Walcot ornamental fishponds and garden earthworks


Heritage Category: Scheduled Monument

List Entry Number: 1020972

Date first listed: 15-Apr-2004


Ordnance survey map of Walcot ornamental fishponds and garden earthworks
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This copy shows the entry on 23-Jan-2019 at 14:01:18.


The building or site itself may lie within the boundary of more than one authority.

County: Oxfordshire

District: West Oxfordshire (District Authority)

Parish: Charlbury

National Grid Reference: SP 34568 19773


Legacy Record - This information may be included in the List Entry Details.

Reasons for Designation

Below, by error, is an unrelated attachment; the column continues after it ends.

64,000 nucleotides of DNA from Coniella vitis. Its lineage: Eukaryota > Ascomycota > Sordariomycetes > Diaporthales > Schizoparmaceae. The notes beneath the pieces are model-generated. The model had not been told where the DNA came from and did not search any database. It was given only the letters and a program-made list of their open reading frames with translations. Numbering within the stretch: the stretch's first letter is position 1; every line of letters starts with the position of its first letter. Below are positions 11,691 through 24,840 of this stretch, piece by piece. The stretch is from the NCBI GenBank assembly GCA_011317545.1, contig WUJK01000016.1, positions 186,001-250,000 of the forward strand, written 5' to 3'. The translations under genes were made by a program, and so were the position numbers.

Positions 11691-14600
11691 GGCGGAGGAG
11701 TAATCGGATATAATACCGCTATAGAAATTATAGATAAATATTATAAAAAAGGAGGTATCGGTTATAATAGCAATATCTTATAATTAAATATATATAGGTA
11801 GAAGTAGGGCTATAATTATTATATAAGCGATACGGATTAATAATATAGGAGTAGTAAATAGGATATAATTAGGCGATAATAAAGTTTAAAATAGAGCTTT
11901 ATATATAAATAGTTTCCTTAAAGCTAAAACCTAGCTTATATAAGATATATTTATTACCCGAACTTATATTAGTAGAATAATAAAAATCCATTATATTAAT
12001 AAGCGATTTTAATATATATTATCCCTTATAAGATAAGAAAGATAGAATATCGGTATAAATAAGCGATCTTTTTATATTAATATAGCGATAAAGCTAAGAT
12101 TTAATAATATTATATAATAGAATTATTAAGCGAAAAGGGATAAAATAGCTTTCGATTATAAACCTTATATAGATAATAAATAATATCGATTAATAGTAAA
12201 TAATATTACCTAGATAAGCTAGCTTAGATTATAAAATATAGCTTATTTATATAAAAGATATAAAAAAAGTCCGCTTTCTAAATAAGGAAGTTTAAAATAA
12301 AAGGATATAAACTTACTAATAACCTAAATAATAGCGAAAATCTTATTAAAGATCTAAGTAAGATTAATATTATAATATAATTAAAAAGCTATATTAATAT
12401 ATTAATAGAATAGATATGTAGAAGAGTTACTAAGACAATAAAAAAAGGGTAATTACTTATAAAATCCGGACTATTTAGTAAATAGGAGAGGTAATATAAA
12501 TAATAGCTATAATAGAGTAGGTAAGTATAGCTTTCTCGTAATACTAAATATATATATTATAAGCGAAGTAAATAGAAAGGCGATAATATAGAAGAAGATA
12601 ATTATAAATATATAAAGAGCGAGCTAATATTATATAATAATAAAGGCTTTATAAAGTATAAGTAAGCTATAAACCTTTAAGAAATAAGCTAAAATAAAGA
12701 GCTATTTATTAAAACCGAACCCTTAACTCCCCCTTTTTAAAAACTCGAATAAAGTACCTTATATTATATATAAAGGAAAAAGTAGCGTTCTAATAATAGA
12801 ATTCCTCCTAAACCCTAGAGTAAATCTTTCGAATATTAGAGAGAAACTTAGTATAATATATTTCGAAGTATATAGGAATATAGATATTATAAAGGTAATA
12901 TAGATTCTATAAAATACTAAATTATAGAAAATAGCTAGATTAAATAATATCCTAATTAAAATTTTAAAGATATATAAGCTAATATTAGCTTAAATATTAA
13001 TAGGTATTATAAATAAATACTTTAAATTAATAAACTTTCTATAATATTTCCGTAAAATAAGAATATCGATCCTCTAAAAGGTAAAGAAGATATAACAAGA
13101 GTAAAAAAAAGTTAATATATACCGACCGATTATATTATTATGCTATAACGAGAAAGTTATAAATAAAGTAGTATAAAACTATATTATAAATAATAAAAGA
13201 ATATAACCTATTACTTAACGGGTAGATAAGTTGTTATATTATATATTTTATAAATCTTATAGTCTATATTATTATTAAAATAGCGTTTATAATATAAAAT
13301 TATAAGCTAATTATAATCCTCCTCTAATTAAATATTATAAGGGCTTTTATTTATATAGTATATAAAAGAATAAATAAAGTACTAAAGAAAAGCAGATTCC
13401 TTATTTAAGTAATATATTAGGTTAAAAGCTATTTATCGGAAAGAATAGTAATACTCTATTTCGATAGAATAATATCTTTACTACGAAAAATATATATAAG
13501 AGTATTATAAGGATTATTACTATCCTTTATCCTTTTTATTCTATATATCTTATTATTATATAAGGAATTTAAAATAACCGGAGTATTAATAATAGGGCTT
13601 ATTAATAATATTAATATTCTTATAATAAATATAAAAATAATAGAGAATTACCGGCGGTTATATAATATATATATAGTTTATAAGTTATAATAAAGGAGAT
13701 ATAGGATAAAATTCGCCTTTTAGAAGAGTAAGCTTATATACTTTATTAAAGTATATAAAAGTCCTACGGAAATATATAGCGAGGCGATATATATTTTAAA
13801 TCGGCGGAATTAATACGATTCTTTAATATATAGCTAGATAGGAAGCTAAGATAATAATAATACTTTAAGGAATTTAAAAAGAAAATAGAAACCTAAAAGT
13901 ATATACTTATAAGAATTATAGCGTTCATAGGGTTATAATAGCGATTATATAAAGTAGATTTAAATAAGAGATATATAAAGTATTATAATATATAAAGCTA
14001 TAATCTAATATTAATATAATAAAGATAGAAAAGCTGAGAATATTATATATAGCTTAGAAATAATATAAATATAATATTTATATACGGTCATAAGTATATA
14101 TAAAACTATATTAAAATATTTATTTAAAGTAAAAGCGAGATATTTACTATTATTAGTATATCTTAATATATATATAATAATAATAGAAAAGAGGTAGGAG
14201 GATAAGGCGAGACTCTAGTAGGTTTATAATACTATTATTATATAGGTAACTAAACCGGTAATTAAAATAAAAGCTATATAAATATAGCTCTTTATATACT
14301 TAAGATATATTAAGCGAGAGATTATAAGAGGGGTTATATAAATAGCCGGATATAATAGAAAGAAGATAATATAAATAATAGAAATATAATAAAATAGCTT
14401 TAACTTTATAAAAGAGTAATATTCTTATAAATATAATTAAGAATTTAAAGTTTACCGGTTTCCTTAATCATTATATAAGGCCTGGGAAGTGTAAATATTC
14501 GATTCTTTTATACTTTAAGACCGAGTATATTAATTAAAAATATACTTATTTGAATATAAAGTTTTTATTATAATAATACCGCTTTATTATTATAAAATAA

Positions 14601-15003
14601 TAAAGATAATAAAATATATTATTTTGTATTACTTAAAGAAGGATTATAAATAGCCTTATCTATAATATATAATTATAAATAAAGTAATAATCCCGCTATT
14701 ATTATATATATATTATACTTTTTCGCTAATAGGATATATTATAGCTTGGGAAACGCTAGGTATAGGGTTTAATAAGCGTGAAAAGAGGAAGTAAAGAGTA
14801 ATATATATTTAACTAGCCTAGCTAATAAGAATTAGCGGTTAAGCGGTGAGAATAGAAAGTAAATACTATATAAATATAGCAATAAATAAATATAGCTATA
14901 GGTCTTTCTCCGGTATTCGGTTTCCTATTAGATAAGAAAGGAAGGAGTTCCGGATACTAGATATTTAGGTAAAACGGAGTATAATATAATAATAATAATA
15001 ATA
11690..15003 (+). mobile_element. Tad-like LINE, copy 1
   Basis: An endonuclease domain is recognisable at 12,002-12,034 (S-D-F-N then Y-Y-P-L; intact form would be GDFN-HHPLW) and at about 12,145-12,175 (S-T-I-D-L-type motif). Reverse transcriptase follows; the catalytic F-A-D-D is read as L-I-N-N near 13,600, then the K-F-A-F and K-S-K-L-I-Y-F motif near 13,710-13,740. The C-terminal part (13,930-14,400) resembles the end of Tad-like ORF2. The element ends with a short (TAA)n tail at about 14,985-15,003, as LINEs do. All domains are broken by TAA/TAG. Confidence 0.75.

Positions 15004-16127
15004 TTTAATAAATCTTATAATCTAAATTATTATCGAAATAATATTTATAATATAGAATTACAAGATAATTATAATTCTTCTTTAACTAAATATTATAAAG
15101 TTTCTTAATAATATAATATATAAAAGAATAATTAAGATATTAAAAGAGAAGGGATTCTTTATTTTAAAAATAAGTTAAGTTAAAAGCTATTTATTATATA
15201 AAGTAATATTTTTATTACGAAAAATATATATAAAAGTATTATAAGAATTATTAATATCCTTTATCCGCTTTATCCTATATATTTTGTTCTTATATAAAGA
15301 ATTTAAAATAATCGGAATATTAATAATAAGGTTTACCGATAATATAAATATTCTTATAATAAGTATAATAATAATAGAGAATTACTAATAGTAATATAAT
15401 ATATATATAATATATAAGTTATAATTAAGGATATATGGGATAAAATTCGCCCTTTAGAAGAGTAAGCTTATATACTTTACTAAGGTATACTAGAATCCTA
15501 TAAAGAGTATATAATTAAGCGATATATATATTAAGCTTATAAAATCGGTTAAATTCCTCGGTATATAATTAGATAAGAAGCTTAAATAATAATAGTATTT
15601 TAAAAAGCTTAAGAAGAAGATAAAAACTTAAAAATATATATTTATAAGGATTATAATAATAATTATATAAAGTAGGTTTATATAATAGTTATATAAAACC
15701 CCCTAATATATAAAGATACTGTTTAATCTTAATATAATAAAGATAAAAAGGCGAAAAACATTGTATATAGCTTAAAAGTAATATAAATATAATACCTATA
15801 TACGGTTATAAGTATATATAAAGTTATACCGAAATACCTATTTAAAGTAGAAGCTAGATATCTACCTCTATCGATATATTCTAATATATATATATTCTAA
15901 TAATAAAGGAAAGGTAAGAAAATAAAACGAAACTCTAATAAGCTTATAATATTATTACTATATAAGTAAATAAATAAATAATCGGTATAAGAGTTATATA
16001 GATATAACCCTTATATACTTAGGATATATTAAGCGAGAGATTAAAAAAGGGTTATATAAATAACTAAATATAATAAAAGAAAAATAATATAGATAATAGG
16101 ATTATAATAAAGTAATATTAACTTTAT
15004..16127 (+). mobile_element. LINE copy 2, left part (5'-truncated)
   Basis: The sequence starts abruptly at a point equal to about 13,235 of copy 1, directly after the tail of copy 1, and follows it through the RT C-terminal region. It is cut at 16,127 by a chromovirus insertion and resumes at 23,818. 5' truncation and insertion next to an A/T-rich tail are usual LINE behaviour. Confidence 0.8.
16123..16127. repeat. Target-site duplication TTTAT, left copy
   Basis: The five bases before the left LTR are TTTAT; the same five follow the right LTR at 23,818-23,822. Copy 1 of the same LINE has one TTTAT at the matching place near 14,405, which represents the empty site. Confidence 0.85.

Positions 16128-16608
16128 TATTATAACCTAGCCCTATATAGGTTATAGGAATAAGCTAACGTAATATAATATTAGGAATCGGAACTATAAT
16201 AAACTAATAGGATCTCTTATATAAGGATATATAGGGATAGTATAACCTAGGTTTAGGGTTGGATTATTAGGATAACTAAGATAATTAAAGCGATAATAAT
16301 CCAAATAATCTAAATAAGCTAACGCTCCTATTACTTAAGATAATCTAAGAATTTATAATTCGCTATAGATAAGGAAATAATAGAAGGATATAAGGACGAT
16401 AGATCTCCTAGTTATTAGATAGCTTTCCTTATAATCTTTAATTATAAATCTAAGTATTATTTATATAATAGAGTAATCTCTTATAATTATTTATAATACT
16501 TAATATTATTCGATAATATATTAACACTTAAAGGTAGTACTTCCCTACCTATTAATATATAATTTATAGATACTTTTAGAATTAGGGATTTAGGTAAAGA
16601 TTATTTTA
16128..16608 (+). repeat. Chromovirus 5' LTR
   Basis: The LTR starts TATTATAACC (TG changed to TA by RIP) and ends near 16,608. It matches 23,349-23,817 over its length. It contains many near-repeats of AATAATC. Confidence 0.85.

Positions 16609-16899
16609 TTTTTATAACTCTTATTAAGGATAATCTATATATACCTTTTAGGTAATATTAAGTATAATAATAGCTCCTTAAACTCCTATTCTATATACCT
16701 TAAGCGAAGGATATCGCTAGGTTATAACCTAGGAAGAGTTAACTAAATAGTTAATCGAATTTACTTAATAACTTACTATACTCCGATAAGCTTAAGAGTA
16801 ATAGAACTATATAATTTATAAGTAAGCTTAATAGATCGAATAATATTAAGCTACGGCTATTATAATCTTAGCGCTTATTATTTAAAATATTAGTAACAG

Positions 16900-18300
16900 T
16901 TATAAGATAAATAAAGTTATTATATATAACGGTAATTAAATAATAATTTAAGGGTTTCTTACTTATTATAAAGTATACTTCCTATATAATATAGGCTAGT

A fishpond is an artificially created pool of slow moving freshwater constructed for the purpose of cultivating, breeding and storing fish to provide a constant and sustainable supply of food. They may be dug into the ground, embanked above ground level, or formed by placing a dam across a narrow valley. Groups of up to twelve ponds variously arranged in a single line or in a cluster and joined by leats have been recorded. The ponds may be of the same size or of several different sizes with each pond being stocked with different species or ages of fish. The size of the pond was related to function, with large ponds thought to have had a storage capability whilst smaller, shallower ponds were used for fish cultivation and breeding. Fishponds were maintained by a water management system which included inlet and outlet channels carrying water from a river or stream, a series of sluices set into the bottom of the dam and along the channels and leats, and an overflow leat which controlled fluctuations in water flow and prevented flooding. Buildings for use by fishermen or for the storage of equipment, and islands possibly used for fishing, wildfowl management or as shallow spawning areas, are also recorded. The tradition of constructing and using fishponds in England began during the medieval period and peaked in the 12th century. They were largely built by the wealthy sectors of society with monastic institutions and royal residences often having large and complex fishponds. The difficulties of obtaining fresh meat in the winter and the value placed on fish as a food source and for status may have been factors which favoured the development of fishponds and which made them so valuable. The practice of constructing fishponds declined after the Dissolution of the Monasteries in the 16th century although in some areas it continued into the 17th century. Most fishponds fell out of use during the post-medieval period although some were re-used as ornamental features in 19th and early 20th century landscape parks or gardens, or as watercress beds. Documentary sources provide a wealth of information about the way fishponds were stocked and managed. The main species of fish kept were eel, tench, pickerel, bream, perch, and roach. Large quantities of fish could be supplied at a time. Once a year, probably in the spring, ponds were drained and cleared. Fishponds are widely scattered throughout England and extend into Scotland and Wales. The majority are found in central, eastern and southern parts and in areas with heavy clay soils. Fewer fishponds are found in coastal areas and parts of the country rich in natural lakes and streams where other sources of fresh fish were available. Although 17th century manuals suggest that areas of waste ground were suitable for fishponds, in practice it appears that most fishponds were located close to villages, manors or monasteries or within parks so that a watch could be kept on them to prevent poaching. Although approximately 2000 examples are recorded nationally, this is thought to be only a small proportion of those in existence in medieval times. Despite being relatively common, fishponds are important for their associations with other classes of medieval monument and in providing evidence of site economy.